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Study finds benefits of uniting climate mitigation, adaptation

The UN COP 28 climate talks have ended, and only time will tell how their outcomes affect greenhouse emissions.

But with extreme climate events already upon us, a new study in the journal Nature Cities asks, “What if we lessen heat impacts while the slow mitigation process takes hold?”

“Even in the situation that we reduce emissions to zero at this moment, these benefits aren't going to be felt immediately,” said lead author Matei Georgescu, director of ASU’s Urban Climate Research Center. “But local adaptation is going to have benefits that are going to be felt immediately.”

The issue’s urgency rises as the world grows more urbanized. In 1950, around one-third of people globally lived in cities. Today that numbers is closer to one-half, and experts project it will reach two-thirds by 2050.

Meanwhile, studies show that global urban exposure to extreme heat is also rising.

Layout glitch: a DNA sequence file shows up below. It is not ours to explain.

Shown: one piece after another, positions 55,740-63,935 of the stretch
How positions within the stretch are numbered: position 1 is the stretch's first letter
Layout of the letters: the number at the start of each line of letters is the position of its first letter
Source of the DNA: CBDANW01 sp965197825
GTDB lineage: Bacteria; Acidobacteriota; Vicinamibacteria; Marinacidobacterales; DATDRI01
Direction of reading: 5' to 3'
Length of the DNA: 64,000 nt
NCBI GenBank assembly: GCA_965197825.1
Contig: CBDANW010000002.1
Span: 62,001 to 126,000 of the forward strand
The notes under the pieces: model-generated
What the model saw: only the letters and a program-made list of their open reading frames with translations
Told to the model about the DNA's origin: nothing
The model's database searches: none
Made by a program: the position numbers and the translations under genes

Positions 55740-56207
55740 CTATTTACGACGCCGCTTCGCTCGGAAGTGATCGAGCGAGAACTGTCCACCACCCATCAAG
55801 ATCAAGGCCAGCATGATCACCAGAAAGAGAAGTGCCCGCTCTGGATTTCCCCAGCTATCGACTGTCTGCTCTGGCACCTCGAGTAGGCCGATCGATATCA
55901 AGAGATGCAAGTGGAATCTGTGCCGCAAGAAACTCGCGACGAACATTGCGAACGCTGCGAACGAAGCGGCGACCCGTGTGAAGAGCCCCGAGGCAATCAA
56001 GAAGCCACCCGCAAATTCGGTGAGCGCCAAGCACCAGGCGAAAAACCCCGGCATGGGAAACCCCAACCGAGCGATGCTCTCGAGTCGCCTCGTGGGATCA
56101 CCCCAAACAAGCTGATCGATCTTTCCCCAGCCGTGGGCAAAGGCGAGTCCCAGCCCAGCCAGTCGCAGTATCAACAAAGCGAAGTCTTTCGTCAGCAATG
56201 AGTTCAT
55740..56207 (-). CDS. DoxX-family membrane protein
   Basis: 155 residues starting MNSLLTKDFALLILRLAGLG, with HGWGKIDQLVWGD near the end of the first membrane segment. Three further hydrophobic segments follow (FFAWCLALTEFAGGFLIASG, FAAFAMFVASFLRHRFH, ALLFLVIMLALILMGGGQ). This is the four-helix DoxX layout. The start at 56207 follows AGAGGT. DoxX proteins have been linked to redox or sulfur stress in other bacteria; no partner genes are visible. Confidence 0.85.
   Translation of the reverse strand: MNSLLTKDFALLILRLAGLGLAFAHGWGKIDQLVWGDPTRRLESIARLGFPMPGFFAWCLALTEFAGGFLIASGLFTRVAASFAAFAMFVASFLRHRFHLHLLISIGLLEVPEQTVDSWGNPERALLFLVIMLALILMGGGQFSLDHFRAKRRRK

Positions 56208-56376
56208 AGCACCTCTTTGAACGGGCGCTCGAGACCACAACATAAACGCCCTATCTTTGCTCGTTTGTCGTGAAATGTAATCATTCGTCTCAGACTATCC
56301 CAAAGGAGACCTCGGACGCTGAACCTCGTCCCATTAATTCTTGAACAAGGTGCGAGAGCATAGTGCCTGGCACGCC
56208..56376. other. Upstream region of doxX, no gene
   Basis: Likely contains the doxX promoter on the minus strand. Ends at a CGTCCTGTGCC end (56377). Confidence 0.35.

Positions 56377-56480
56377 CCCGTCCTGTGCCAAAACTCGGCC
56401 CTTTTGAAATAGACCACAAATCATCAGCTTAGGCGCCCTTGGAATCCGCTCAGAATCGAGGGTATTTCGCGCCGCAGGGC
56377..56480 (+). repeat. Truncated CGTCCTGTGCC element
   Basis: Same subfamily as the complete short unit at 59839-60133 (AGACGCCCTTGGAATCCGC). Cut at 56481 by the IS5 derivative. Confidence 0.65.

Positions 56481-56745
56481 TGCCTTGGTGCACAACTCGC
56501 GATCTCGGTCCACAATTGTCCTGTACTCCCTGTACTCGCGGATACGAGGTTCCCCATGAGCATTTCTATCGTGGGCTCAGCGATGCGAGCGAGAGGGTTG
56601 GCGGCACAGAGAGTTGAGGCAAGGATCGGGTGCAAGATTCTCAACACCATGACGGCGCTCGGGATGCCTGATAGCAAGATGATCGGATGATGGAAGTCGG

But while much ink has been spilled over reducing urban climate change impacts, past research has dealt almost exclusively with either adaptation or mitigation, not both.

In this paper, researchers compared how climate change adaptation and reduction, separately and together, affected heat exposure in the U.S. through the end of the century.

Combining climate models with projections of urban expansion, greenhouse gas emissions and population migration, they found the effects differed by latitude.

But combining the two approaches often led to benefits greater than the sum of their parts, especially in the Northeast and Midwest. The effect was positive, though less synergistic, in the Sun Belt.

Georgescu says the findings finally put numbers to what we already know to be true.

“Adapting now is very important while we continue to work on reducing emissions,” he said.

Future work will look at modeling at the level of neighborhoods, many of which bear an unequal heat burden.

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Nicholas Gerbis was a senior field correspondent for KJZZ from 2016 to 2024.